(Steward to Lee Yost, May 7, 1951, JHSP, Box 2) [End Page 187]

Unmistakably defining his role, Steward adds, "If Mr. Murphy's appointment to this task can be arranged, I can proceed with the preparation of testimony. I would work closely with Mr. Murphy, consulting frequently and directing his work."

The Levels of Sociocultural Integration

For the Paiute cases, the Department of Justice framed their legal defense to deny Indian Title on Steward's ethnographic account, theorized as the "levels of sociocultural integration," as a way to represent that the Paiute had no cohesion, leadership, or common identity (1955a[1954]). Steward first began developing the concept of "the levels of sociocultural integration" in the Social Sciences Research Council's (SSRC) Bulletin, Area Research: Theory and Practice (1950) soon after accepting his appointment with the Department of Justice.

Defining "areas" as abstractions determined from scientific analysis, he acknowledges that they could be cultural areas, nations, groups, dependencies, tribes; or that they could be abstracted based on other arbitrary phenomena like race, language, and technology (Steward 1950:7). Recognizing that an "area" could be anything left to the fancy of the scientist, he says, however, the purpose of the study is of primary importance. Recalling the then-recent call for area studies, he notes that it is the responsibility of social scientists

[t]o accumulate and make available a body of knowledge of practical utility regarding the principal areas of the world [though it] could require investigations of every conceivable kind. During the war there was an enormous demand for hundreds of different kinds of spot information. So far as this demand is concerned, it can undoubtedly be expected that any area specialist will make available whatever miscellaneous knowledge he happens to possess when needed (Steward 1950:2; emphasis in original).

In the book, Steward is overly concerned with what he perceives as the plight of anthropology due to its traditional subject disappearing (1950:151). As a remedy, he offers the Puerto Rico Project as the exemplar of a relevant anthropological research project on what he calls "complex and changing societies;" heralding the Project as a strong contribution for the growth of the social sciences (1950:154), and for highlighting anthropology's role in this growth (1950:95). His report focuses on a project that examines the determinants of culture change in what he considers more complex societies, such as Puerto Rico, and he offers [End Page 188] a role for anthropology in government research initiatives. He says, that to "understand the influences that have been changing these communities [in Puerto Rico], it was necessary to understand the insular-wide economic, political, religious, and other institutions, including changes in the latter under United States sovereignty" (1950:155).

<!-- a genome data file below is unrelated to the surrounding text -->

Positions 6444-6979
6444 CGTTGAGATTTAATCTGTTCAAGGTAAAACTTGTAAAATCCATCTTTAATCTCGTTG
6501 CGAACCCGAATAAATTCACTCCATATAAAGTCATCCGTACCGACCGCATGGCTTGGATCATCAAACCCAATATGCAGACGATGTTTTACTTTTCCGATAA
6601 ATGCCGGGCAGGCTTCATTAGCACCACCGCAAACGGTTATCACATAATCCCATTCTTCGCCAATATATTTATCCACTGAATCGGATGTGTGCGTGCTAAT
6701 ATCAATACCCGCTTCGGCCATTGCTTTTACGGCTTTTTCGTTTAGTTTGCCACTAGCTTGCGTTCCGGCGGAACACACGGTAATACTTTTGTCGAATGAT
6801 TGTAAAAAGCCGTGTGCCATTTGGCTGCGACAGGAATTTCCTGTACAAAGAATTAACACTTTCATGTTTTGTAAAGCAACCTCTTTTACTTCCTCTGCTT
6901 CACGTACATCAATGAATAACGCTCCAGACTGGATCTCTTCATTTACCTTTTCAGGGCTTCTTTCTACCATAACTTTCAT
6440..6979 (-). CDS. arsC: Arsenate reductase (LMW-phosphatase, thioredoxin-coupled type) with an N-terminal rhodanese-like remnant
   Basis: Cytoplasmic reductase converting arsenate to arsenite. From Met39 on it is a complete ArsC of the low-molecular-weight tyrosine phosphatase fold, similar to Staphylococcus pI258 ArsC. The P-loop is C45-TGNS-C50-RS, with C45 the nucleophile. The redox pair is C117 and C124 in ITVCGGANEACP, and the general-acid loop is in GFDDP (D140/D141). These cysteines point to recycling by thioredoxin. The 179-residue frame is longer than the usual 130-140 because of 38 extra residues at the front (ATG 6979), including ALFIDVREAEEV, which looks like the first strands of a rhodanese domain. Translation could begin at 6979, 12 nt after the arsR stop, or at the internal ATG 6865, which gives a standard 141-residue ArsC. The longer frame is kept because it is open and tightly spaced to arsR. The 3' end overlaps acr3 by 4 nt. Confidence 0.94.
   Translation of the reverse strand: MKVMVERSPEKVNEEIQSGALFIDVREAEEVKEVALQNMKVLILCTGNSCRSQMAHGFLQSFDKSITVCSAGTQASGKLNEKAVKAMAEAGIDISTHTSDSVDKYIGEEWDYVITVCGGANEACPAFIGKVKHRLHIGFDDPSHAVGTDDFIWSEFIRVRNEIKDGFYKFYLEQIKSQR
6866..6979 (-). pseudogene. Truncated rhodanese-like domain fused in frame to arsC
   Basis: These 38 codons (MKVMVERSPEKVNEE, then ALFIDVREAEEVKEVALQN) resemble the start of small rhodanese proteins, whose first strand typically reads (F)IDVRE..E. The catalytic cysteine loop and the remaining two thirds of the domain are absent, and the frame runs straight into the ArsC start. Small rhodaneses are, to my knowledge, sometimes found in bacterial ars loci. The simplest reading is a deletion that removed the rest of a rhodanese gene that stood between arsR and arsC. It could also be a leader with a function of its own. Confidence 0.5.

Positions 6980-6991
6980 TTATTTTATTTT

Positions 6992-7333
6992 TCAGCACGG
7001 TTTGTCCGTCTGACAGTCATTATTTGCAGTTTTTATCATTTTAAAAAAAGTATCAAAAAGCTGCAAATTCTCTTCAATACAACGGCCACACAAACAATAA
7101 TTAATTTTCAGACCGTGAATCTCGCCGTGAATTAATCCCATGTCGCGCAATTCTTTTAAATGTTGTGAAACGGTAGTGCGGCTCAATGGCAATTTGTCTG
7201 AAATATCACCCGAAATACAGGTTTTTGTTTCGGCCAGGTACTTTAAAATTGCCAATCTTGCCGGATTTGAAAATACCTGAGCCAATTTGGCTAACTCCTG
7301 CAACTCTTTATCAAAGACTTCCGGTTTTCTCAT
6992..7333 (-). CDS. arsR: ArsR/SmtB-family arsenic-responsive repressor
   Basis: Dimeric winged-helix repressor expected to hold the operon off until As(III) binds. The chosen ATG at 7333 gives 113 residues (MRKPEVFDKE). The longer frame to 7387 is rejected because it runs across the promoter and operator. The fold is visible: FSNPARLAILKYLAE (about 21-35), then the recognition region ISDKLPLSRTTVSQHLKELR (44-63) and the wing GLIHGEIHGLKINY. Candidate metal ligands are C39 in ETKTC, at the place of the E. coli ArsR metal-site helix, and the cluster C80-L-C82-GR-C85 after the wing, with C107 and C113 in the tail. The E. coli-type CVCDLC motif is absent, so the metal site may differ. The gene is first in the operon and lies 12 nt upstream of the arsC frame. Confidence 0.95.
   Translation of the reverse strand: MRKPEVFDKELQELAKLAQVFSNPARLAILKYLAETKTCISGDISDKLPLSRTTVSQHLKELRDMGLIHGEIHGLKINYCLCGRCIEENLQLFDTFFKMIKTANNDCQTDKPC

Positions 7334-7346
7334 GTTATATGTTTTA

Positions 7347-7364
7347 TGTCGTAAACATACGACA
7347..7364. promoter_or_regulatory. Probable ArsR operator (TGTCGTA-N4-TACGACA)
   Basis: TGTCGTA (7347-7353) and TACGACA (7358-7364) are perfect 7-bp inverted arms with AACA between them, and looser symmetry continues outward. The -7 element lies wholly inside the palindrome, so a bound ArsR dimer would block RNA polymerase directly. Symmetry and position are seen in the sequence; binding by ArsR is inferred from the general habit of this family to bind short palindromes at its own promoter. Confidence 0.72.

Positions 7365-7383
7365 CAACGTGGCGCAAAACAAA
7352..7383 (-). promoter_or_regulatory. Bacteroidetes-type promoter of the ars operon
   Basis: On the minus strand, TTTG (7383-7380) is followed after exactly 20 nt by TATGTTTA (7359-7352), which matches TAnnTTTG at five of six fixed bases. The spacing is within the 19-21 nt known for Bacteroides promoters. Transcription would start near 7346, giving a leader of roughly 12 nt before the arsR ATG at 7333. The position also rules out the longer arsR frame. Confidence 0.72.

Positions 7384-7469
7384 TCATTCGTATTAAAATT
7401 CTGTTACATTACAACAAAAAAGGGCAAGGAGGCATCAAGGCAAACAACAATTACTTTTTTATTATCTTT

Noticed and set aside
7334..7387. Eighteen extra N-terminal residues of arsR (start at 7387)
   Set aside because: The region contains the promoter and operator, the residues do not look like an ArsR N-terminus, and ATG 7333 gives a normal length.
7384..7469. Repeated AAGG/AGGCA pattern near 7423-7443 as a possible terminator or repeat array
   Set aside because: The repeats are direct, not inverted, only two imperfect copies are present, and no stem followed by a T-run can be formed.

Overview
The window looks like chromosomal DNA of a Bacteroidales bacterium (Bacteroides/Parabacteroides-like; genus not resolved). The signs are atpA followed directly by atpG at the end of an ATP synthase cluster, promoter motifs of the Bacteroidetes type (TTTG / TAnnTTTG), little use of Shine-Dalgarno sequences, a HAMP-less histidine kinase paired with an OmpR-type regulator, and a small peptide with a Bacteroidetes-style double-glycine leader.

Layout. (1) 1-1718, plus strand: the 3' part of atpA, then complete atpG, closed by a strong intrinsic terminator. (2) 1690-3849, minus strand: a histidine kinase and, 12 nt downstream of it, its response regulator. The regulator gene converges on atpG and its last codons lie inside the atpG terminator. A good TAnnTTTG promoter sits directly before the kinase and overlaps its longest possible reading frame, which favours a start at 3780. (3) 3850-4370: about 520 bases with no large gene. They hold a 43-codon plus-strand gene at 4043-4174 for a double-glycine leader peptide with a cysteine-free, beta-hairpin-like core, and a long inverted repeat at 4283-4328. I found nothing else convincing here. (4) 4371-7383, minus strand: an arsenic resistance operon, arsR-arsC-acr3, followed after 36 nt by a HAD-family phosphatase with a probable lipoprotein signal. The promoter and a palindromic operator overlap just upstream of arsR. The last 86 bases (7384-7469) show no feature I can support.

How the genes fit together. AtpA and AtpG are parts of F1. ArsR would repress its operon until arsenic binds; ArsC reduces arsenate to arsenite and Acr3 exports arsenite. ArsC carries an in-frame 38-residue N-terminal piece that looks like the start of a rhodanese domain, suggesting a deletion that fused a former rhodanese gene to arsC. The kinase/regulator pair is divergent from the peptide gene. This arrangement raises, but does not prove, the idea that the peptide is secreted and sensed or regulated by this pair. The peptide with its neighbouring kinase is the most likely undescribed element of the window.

Explaining this position, he says the "ultimate justification of social science is that it can predict trends in human affairs—that it can state with some precision what will take place under specifiable circumstances" (1950:155). Importantly, he advocates for a paramount position for anthropology to synthesize the analyses of other social science disciplines, such as economics, religion, and political science, creating an interpretive hierarchy and structure for the social sciences with anthropology at the top liaising with the government. Specifically, he says, the "concepts and methods" employed in the Puerto Rico Project helped "to ascertain how the influences emanating from a highly industrialized society affected the local or regional varieties of culture found in one of its agrarian dependencies" (1950:154). That is, he explicitly acknowledges that the project was set up to examine the change that occurred in Puerto Rican society under the exertion of U.S. sovereignty in service of the U.S. government.